Centred on Boundary Road, on the southern side of the river and nearby South Bank, bohemian West End has many ethnic restaurants, some interesting secondhand bookshops and multicultural food shops.
The Southbank of Brisbane River is littered with tourist sights. Cross the river via Victoria Bridge. On your right, you'll find plenty of art galleries and museums, of which I will cover separately.
On the left, the first main structure you'll encounter is the cumbersome Performing Arts Centre. Unless you are going for a performance here, proceed on and you'll enter the South Bank Parklands proper.
At some stage, you'll walk past the Nepalese Pagoda, a remnant of the 88 Expo held in Brisbane. The so-named Peace Pagoda is rare in that it is the only international exhibit remaining on the old Expo 88 site. It is also the only example of a Nepalese temple in Australia, being one of only three that exist outside Nepal. The craftwork is quite intricate and certainly worth a closer look.
Beyond that, lies Streets Beach, an artificial swimming hole crafted into the park, worming its way around into a lagoon. Extremely popular (since it's free), you may be hard pressed to find some space for yourself on sunlit days!
Benches hug the walk and it's a great spot to look back on the northern shore with its tall buildings and heavy traffic. Not bad for a cool evening romantic stroll for 2.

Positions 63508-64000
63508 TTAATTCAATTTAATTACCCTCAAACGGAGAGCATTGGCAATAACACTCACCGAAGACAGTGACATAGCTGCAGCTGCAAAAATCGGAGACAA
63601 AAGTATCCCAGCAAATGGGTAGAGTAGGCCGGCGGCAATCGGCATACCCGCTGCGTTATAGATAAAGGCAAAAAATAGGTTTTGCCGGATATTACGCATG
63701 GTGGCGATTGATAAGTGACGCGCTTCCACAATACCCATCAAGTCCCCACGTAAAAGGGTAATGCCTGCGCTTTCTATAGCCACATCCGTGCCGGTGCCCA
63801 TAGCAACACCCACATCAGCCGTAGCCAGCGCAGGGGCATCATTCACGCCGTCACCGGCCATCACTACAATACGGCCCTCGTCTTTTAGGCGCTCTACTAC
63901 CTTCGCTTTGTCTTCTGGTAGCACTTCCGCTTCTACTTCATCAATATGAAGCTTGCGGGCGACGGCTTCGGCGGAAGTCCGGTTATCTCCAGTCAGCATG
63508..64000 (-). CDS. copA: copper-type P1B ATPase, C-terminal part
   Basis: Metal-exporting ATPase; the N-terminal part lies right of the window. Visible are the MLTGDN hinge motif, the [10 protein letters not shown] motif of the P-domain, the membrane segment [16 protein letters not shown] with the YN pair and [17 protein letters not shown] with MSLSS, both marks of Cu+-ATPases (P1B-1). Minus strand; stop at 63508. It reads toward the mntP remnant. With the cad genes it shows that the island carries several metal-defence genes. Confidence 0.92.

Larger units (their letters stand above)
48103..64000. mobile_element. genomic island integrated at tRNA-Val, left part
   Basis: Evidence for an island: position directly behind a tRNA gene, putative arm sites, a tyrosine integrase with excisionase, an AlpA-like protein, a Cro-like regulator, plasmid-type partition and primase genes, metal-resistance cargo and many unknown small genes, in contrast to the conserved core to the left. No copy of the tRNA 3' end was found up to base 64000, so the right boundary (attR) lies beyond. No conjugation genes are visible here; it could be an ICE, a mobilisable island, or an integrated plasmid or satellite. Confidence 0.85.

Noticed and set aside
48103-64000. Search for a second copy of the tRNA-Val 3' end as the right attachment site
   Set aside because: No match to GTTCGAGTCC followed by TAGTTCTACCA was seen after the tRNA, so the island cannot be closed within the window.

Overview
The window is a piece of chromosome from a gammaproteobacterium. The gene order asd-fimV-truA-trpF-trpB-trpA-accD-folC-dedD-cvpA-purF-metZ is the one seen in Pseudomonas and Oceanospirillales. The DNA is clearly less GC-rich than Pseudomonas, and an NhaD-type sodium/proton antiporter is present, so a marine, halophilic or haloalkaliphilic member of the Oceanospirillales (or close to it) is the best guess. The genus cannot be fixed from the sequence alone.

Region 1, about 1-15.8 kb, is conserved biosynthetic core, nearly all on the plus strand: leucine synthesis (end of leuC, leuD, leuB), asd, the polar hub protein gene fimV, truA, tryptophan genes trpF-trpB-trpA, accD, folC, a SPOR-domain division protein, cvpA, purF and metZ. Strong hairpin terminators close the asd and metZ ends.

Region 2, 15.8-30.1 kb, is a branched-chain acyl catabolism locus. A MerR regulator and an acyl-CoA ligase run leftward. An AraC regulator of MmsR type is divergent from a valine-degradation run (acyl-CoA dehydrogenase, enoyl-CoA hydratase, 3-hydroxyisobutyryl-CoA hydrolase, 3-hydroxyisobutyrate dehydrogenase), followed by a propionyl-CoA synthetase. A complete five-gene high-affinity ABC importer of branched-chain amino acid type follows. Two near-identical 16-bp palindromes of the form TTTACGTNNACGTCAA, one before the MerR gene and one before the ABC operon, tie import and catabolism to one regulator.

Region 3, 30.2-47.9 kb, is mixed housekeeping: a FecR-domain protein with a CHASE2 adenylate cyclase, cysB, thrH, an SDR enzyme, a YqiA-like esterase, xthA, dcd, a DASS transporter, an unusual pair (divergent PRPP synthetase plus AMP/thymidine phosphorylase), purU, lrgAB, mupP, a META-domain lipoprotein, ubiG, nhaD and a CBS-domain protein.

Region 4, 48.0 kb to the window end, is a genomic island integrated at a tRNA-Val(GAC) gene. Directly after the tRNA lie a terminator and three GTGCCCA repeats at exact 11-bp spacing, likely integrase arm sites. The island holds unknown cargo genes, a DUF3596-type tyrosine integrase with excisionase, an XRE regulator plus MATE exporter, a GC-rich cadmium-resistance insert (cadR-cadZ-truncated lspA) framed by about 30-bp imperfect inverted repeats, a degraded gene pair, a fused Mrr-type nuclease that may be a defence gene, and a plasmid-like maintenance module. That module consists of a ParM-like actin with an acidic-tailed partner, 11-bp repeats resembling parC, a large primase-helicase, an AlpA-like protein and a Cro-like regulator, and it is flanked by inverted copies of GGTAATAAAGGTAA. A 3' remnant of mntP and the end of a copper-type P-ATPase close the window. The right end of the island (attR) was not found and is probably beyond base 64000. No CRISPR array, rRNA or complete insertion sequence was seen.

There is only one in the southern hemisphere and it was built by craftsmen from 160 Katmandu Valley families for the people of Brisbane as part of World Expo 88. Situated in its current site, amongst the Southbank Rainforest near the Queensland Performing Arts Complex, the pagoda is a replica of a traditional Nepalese temple and is constructed from 80 tonnes of indigenous Nepalese Terai forest timbers.
If many of the carvings seem slightly pornographic in nature, it is said to protect the pagoda and is probably a symbol of virility.
South Bank Parklands offer several BBQ huts where it is lawful to consumer liquor if you are having a substantial meal. In other words, they allow you to have a wine or beer with a meal cooked on the BBQ. This is valid from 10am in the morning until 8pm at night.
The Parkland and river is absolutely stunning late afternoon in April and May with a gorgeous crisp sky and the sun painting a magnificent canvas against the cityscape.